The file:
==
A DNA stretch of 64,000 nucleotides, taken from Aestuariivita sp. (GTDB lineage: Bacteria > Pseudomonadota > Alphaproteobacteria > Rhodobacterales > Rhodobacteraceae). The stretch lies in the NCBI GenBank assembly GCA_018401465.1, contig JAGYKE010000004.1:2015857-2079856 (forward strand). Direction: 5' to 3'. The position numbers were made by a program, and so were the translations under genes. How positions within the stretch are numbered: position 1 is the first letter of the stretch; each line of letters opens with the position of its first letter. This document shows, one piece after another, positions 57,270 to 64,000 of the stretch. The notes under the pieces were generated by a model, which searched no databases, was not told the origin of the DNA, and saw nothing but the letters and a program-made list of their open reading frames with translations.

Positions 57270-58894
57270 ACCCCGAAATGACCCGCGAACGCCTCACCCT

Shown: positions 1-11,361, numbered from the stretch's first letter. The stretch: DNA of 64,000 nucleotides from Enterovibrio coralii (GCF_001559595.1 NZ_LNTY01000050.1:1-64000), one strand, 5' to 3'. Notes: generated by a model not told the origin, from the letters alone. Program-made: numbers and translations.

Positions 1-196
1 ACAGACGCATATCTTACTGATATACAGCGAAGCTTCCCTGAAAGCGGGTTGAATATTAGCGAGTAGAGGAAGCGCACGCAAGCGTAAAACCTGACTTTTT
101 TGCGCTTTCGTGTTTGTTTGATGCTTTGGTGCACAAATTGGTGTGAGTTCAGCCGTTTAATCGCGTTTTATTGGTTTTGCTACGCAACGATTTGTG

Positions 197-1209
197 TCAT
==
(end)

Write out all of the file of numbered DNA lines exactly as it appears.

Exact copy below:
A DNA stretch of 64,000 nucleotides, taken from Aestuariivita sp. (GTDB lineage: Bacteria > Pseudomonadota > Alphaproteobacteria > Rhodobacterales > Rhodobacteraceae). The stretch lies in the NCBI GenBank assembly GCA_018401465.1, contig JAGYKE010000004.1:2015857-2079856 (forward strand). Direction: 5' to 3'. The position numbers were made by a program, and so were the translations under genes. How positions within the stretch are numbered: position 1 is the first letter of the stretch; each line of letters opens with the position of its first letter. This document shows, one piece after another, positions 57,270 to 64,000 of the stretch. The notes under the pieces were generated by a model, which searched no databases, was not told the origin of the DNA, and saw nothing but the letters and a program-made list of their open reading frames with translations.

Positions 57270-58894
57270 ACCCCGAAATGACCCGCGAACGCCTCACCCT

Shown: positions 1-11,361, numbered from the stretch's first letter. The stretch: DNA of 64,000 nucleotides from Enterovibrio coralii (GCF_001559595.1 NZ_LNTY01000050.1:1-64000), one strand, 5' to 3'. Notes: generated by a model not told the origin, from the letters alone. Program-made: numbers and translations.

Positions 1-196
1 ACAGACGCATATCTTACTGATATACAGCGAAGCTTCCCTGAAAGCGGGTTGAATATTAGCGAGTAGAGGAAGCGCACGCAAGCGTAAAACCTGACTTTTT
101 TGCGCTTTCGTGTTTGTTTGATGCTTTGGTGCACAAATTGGTGTGAGTTCAGCCGTTTAATCGCGTTTTATTGGTTTTGCTACGCAACGATTTGTG

Positions 197-1209
197 TCAT